Sep 29, 2014; Kansas City, MO, USA; Kansas City Chiefs free safety Husain Abdullah (39) returns an interception for a touchdown against New England Patriots quarterback Tom Brady (12) in the second half at Arrowhead Stadium. Kansas City won 41-14. Reuters

The NFL announced Tuesday the penalty given Kansas City Chiefs safety Husain Abdullah for praying was a mistake. Abdullah, who is Muslim, slid on his knees and bowed forward after scoring a touchdown in the fourth quarter of the game on Monday night.

The league prohibits players from celebrating on the field, but religious prayer is exempt. "The officiating mechanic in this situation is not to flag a player who goes to the ground as part of religious expression, and as a result, there should have been no penalty on the play," NFL spokesman Michael Signor told the Associated Press.

Abdullah was cited after kneeling. Soon, social media lit up criticizing the league for penalizing the Kansas City Chiefs safety but not NFL quarterback Tim Tebow who is known for his signature “Tebowing” gesture where he drops to one knee in Christian prayer.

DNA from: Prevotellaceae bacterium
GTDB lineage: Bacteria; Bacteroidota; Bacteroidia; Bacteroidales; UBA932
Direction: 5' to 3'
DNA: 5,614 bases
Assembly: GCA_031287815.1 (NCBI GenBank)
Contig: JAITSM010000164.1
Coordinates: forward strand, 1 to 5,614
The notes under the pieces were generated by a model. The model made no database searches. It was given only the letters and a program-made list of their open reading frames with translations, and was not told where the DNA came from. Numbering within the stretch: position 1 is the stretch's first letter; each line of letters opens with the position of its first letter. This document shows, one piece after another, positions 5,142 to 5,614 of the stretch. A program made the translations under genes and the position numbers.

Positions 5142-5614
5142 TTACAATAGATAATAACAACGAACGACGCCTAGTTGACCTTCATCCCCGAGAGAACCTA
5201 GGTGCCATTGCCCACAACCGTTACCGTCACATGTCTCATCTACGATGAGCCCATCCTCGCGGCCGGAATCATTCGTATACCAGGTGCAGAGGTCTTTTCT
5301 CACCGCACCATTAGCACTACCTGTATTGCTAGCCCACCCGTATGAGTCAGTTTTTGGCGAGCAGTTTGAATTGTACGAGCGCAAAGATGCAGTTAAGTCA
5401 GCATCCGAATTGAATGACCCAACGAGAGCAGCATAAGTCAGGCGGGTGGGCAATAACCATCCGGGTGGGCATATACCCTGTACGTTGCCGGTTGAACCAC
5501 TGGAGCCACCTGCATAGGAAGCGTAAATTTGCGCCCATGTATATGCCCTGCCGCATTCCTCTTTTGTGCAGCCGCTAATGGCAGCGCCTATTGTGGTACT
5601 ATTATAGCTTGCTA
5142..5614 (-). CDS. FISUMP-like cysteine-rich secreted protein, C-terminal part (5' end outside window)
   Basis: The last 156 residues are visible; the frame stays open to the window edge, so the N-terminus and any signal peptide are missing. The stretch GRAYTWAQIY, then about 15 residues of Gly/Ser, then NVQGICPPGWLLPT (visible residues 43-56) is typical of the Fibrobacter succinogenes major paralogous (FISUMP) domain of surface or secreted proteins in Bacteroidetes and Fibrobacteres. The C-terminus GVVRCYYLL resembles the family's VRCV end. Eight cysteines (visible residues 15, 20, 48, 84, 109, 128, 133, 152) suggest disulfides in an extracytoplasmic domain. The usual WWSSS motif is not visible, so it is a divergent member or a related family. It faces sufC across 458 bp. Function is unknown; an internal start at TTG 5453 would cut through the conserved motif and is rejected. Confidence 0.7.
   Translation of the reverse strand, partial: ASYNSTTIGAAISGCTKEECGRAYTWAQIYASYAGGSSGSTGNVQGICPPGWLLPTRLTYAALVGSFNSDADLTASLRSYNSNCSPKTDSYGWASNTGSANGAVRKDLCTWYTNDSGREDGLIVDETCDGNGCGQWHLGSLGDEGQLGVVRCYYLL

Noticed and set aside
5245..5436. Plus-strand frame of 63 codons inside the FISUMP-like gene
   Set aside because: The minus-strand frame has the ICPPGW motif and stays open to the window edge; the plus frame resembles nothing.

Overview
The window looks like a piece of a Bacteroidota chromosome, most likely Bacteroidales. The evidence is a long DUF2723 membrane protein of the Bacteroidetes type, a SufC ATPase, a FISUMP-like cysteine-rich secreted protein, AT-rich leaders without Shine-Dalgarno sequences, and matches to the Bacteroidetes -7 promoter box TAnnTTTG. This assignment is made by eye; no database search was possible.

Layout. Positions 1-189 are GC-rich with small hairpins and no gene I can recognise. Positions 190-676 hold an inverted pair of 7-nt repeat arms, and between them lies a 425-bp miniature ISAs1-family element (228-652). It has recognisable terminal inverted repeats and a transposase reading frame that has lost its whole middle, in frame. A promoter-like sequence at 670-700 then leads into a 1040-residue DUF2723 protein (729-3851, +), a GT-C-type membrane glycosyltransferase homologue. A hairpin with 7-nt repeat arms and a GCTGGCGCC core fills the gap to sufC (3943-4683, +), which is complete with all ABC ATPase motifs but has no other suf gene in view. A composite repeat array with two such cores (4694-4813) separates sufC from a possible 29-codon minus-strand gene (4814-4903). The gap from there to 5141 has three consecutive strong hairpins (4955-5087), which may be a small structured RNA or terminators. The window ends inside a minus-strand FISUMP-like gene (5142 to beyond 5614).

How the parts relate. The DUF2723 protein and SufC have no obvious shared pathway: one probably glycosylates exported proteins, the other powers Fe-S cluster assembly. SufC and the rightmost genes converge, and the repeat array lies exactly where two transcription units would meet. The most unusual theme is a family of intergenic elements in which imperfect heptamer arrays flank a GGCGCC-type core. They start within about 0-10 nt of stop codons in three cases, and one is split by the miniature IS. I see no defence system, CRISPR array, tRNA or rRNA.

Abdullah has been an outspoken member of his faith. In 2012 he walked away from the entire NFL season to take a spiritual pilgrimage to Mecca with his brother, Hamza, also an NFL player. After Monday’s game Abdullah said he knew even before he reached the end zone he would kneel after he intercepted a pass from Tom Brady.

"I don't think it was because of the actual prostration that I got the penalty," Abdullah told The Associated Press afterward. "I think it was because of the slide," he said referring to how he slid to his knees before bowing forward in prayer. Kneeling in the end zone would be a violation of the league’s excessive celebration rule.

The Council on American-Islamic Relations issued a statement Tuesday asking the NFL clarify its position on the controversial penalty. “To prevent the appearance of a double standard, we urge league officials to clarify the policy on prayer and recognize that the official made a mistake in this case,” CAIR spokesman Ibrahim Hooper said.

Abdullah admitted the moment will remain in his memory for reasons other than the controversy it caused. The interception he made from Brady, a future Hall of Famer, was the sixth one he’s made in his professional career. “That’s definitely going up in the house,” Abdullah told the Kansas City Star about the game’s football. “That’s a ball that’s definitely going up in the game room area.”